There are a lot of tear-jerkers composed in all periods of Western European classical music history. While many of them are very well-known (for example Bach’s Chaconne, Albinoni’s Adagio, Mozart’s Requiem etc.), there are still chances, that you missed couple of them. Here is my selection of melancholic compositions which you probably haven’t listened to yet.
1. Johannes Brahms – Chorale Prelude Op.122 No.10 “Herzlich tut mich verlangen”
As the winter of 1895–96 drew to a close, it became increasingly clear to Brahms that a severe blow was about to befall him: he was soon to lose his dearest friend and muse, Clara Schumann. The great pianist was now in her seventy-seventh year and, although her musical intellect remained undiminished, her health was failing. On 20 May Clara Schumann breathed her last. After attending her funeral in Bonn, Brahms performed a few of the Chorale Preludes for an intimate group of friends gathered at Hagerhof bei Honnef am Rhein, before returning to his summer lodgings in Bad Ischl, where he completed the first seven of his eleven Chorale Preludes op. post. 122. The remaining four Preludes in op. post. 122, nos. 8–11, were all probably composed in June 1896. Brahms’s choice of the Chorales is particularly poignant, made, as it was, at the time when he first came to realize that his own days were numbered. To his friends, he dismissed his sallow complexion as merely the result of a case of jaundice, but he surely recognized this alarming symptom of cancer of the liver. All attempts at treatment were inevitably in vain, and on 3 April 1897, Johannes Brahms died, leaving his final musical essays for organ unpublished. (© Henle Verlag)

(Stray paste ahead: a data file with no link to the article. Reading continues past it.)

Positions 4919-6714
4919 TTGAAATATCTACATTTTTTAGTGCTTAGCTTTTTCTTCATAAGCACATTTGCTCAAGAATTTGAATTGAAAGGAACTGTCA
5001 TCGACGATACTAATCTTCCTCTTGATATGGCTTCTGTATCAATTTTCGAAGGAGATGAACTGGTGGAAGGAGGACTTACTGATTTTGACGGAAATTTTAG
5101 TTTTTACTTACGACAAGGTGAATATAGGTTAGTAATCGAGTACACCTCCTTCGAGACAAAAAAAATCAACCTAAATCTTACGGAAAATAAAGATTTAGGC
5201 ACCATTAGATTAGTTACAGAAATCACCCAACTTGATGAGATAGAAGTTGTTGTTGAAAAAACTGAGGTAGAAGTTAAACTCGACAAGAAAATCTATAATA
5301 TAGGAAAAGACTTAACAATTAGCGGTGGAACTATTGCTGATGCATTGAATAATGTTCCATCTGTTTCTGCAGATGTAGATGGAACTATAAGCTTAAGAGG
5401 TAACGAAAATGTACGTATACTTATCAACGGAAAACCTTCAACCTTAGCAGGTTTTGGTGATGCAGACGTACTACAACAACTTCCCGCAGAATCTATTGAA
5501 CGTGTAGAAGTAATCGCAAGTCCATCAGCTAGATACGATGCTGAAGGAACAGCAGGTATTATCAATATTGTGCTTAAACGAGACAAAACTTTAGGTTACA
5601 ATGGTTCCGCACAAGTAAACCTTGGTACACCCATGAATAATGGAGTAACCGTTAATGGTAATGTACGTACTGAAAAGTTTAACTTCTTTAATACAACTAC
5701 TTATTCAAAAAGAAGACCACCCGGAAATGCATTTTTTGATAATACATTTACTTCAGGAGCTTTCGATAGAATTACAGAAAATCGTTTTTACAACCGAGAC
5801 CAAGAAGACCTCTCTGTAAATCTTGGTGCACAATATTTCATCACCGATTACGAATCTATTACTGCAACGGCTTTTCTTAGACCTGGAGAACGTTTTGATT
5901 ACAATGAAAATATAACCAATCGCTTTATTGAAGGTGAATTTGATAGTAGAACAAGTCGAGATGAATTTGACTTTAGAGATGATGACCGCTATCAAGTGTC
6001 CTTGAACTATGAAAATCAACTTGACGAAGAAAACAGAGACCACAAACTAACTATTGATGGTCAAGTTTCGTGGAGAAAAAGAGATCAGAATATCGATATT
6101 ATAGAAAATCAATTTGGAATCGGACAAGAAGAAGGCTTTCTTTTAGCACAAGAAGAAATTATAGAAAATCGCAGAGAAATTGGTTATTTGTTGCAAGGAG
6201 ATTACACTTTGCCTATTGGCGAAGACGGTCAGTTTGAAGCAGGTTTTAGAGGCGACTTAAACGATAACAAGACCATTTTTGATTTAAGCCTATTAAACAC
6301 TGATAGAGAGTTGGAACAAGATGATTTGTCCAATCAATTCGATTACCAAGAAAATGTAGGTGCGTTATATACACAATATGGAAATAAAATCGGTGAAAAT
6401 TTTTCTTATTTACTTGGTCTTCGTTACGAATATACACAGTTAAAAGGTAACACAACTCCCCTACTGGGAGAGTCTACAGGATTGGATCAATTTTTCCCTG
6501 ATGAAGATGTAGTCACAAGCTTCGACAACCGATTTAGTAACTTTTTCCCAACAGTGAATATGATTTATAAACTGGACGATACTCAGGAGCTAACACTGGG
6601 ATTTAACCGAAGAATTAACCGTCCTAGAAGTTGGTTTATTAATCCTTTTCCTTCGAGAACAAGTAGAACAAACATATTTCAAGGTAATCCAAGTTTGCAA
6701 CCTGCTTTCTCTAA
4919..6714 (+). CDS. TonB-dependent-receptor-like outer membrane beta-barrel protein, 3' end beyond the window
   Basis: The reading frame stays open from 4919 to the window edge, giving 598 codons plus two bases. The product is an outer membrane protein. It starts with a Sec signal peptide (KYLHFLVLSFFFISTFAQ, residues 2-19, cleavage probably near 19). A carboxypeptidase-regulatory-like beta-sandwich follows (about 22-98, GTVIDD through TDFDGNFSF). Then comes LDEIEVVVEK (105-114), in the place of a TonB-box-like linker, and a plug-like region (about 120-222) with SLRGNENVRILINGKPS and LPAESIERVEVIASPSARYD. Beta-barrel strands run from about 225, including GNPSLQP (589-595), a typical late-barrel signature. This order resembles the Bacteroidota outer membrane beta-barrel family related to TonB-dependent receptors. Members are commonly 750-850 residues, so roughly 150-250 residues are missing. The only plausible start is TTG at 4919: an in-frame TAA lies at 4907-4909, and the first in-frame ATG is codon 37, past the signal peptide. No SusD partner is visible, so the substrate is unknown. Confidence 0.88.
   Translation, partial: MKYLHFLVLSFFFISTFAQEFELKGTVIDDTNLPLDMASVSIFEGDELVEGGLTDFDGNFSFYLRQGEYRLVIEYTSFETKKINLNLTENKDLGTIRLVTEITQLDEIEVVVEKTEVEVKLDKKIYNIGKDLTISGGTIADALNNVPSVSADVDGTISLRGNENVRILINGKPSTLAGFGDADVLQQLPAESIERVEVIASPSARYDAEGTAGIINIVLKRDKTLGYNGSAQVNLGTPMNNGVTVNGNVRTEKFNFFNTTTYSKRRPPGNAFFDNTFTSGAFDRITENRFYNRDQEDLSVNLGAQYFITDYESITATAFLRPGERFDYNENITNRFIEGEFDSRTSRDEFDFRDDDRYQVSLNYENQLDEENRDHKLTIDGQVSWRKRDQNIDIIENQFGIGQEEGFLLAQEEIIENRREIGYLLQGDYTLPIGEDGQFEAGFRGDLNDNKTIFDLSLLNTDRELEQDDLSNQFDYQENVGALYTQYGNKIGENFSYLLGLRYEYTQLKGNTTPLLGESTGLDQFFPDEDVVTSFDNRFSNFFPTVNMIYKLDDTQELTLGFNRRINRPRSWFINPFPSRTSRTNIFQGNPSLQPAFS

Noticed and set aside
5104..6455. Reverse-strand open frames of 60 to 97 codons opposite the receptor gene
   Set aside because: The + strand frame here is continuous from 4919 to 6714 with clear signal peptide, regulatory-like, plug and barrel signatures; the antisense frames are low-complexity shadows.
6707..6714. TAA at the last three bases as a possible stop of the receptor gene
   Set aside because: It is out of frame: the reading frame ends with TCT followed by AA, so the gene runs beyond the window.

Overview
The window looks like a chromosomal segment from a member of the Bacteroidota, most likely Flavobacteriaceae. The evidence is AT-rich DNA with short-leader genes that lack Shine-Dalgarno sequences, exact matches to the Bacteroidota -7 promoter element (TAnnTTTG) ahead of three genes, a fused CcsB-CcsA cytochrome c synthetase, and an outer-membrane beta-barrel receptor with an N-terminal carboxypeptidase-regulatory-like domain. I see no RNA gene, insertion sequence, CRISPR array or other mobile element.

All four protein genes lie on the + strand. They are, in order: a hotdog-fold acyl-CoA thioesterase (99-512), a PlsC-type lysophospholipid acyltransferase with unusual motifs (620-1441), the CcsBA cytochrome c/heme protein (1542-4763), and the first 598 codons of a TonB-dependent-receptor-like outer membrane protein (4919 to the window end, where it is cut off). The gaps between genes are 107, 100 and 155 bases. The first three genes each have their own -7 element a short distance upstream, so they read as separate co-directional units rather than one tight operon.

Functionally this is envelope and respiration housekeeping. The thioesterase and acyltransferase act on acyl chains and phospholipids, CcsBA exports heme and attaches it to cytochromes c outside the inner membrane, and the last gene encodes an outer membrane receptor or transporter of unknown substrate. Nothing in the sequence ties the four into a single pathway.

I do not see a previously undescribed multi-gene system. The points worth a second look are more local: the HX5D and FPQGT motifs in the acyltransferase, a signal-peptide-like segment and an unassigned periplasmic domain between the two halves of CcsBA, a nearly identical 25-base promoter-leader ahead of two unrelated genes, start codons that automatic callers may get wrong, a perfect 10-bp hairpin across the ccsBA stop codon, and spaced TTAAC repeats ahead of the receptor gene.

2. Giulio Caccini – “Amarilli mia bella”
“Amarilli, mia bella” (“My lovely Amaryllis”) was one of the first of Caccini’s songs to be disseminated widely through Italy and Europe, and its distinction is reflected in its frequent appearance in vocal anthologies up to the present day. But the song is far from being a straightforward example of Caccini’s style. (© Cambridge University Press)
3. Franz Schubert – Lob der Tränen
Lob der Tränen was the first out of the seven volumes, immediately after the three great cycles, Erlkönig, Gretchen am Spinnrade, Heidenröslein, and Der Wanderer; that is, it was, back then, one of Schubert’s best-known songs. Nowadays, the popularity of a lied is no longer measured by the edition of the scores but by the recordings. And we can hardly find recordings of Lob der Tränen, beyond those of the complete or extensive editions. (© liederabend.cat)
4. Richard Wagner – Tristan und Isolde. Prelude to Act 3
Wagner’s operas are among the most complex and challenging in the entire repertoire. For most of its five-hour length, there is little, if any, action onstage. And, its ultimate message seems to be that love is a curse only resolved by death. The main reason for Tristan’s enduring popularity, of course, is the music, which remains some of the most intoxicating and evocative ever written. (© feastofmusic.com)
5. Ludwig van Beethoven – String Quartet No.15, Op.132
Beethoven was at the end of his life when he wrote the A minor quartet, also known as the “Heiliger Dankgesang” quartet, one of his several late quartets. It was composed in 1825, just two years before Beethoven’s death.
Nearly half of the expanse of Opus 132 is given over to the slow movement. At its head the composer writes “Heiliger Dankgesang eines Genesenen an die Gottheit, in der lydischen Tonart” (Holy Song of Thanksgiving from a Convalescent to the Divinity, in the Lydian Mode). The Lydian mode—we might call it a key that is neither major nor minor—yields an impression of austerity and purity; it is at least part of what lends this movement its character of private meditation.
This is a profound and deeply personal utterance, rooted certainly in biographical fact, but perhaps in metaphysical metaphor as well. (© stringsmagazine.com / brentanoquartet.com / sfsymphony.org)